High-tech change spawns anxiety in society: Expert

Global Speaker Jason Silva discusses exponential change at the International Government Communication Forum

Dubai: People’s misconceptions towards technology are the cause of their anxiety when dealing with the rate of exponential technological change in our world today, Jason Silva, TV host and global speaker, said during the second day of the seventh International Government Communication Forum (IGCF) at Expo Centre Sharjah.

Addressing the audience in an eye-opening session entitled ‘The era of exponential change,’ Silva highlighted that human’s passion for imagination and creativity has turned into a passion for technology.

“I believe that technology is the embodiment of human creativity in the world, and technology is the liberalisation of human imagination in the world, and it is how we turn the human mind inside out,” he said.

However, along with our ability to extend our thoughts, reach and vision through technology, living in an age of rapid change and innovation can lead to a feeling of “a sense of vertigo”.

“Change itself is accelerating, and we are feeling it in real time, and that can be accompanied by anxiety and the feeling of being overwhelmed by the pace of change — it is understandable. Technology has always changed the world, it has always transformed humanity, but it used to happen over many generations, and so people didn’t feel it in real time,” explained Silva.

He pointed out that humans must try to accommodate themselves to rapid transformation within their lifespans.

The reason humans don’t see the future coming lies in the fact that the human brain is trained to think linearly about change, while technological change is exponential.

“The human brain has evolved in a world that is linear and that was local, and we had to calculate change over time. Linear calculations are in our DNA — but we don’t live in a linear local world anymore, we live in a world that is global and exponential,” said Silva.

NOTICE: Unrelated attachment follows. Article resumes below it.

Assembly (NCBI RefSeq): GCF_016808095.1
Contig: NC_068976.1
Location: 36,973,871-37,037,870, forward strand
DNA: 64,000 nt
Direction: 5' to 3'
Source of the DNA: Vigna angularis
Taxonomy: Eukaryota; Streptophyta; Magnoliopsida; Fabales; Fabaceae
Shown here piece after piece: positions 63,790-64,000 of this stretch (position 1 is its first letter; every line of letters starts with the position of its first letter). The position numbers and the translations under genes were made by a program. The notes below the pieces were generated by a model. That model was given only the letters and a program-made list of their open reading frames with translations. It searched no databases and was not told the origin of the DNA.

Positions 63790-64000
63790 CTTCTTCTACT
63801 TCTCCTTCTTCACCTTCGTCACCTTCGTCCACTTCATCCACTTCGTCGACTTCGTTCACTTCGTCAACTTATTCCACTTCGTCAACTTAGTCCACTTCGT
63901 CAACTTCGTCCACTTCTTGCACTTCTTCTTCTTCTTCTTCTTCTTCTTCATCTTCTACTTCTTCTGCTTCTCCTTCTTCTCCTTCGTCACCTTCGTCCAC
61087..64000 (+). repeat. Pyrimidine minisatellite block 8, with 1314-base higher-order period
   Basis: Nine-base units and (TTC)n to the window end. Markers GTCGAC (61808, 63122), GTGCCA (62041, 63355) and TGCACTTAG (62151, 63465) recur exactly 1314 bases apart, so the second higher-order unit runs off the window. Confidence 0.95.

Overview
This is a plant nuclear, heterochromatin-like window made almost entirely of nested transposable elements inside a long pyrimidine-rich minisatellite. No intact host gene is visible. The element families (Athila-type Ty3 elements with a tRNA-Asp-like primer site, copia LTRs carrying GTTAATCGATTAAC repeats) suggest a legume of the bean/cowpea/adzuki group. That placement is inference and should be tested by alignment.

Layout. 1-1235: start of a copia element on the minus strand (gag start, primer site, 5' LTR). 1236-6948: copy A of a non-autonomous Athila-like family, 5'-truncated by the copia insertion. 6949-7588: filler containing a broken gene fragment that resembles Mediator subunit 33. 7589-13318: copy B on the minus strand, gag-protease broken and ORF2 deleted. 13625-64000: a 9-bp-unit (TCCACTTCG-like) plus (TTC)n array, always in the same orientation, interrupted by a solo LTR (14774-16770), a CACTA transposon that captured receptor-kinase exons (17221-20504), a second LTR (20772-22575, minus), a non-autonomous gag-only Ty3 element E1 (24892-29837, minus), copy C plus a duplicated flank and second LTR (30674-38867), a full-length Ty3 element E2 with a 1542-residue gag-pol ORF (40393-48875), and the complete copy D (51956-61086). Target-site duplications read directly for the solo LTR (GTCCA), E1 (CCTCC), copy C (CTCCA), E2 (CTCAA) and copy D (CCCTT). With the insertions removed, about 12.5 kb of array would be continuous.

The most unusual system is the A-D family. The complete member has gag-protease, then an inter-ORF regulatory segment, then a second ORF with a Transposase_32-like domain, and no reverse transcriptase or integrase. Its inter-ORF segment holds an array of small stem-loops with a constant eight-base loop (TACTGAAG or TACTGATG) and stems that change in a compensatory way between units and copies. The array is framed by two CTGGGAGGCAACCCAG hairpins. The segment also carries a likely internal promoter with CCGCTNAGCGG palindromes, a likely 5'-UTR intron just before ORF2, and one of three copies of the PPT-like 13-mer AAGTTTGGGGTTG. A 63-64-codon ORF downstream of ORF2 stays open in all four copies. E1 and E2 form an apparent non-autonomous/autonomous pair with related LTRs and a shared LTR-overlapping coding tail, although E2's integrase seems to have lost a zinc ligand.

He explained that human intuition, instinct and wiring still think about change linearly, which leads people to feeling “caught off guard” when change continues to happen exponentially.

“We need to learn what exponential change means not only intellectually, but emotionally and physically,” said Silva.

Focusing on pace, he highlighted the difference between linear change and exponential change.

“If you take thirty linear steps — step by step — it gets you to 30. But this is not how technological change happens. If you take the same amount of step exponentially 2-4-16 … by step 30 you’re at a billion. Taking the same amount of steps gets you to either 30 or a billion,” he said.

Silva added this is the reason why the smart phone in our pocket today is a million times cheaper and smaller, yet a thousand times more powerful than what used to be a $60-million super computer that was half the size of a building, 40 years ago.

“That is exponential progress — and in the next 25 years, this technology will shrink down to the size of a blood cell. It will augment our intelligence billion folds. This is where we are heading,” said Silva.

The two-day forum is being held under the theme ‘Digital Millennium … Where To?’, hosting more than 2,500 regional and international participants, representing both government and private sectors.

Organised by the International Government Communication Centre (IGCC), speakers from over 16 countries participated in 11 discussion, exploring the rapidly transforming role of both public and private entities in the new digital age.


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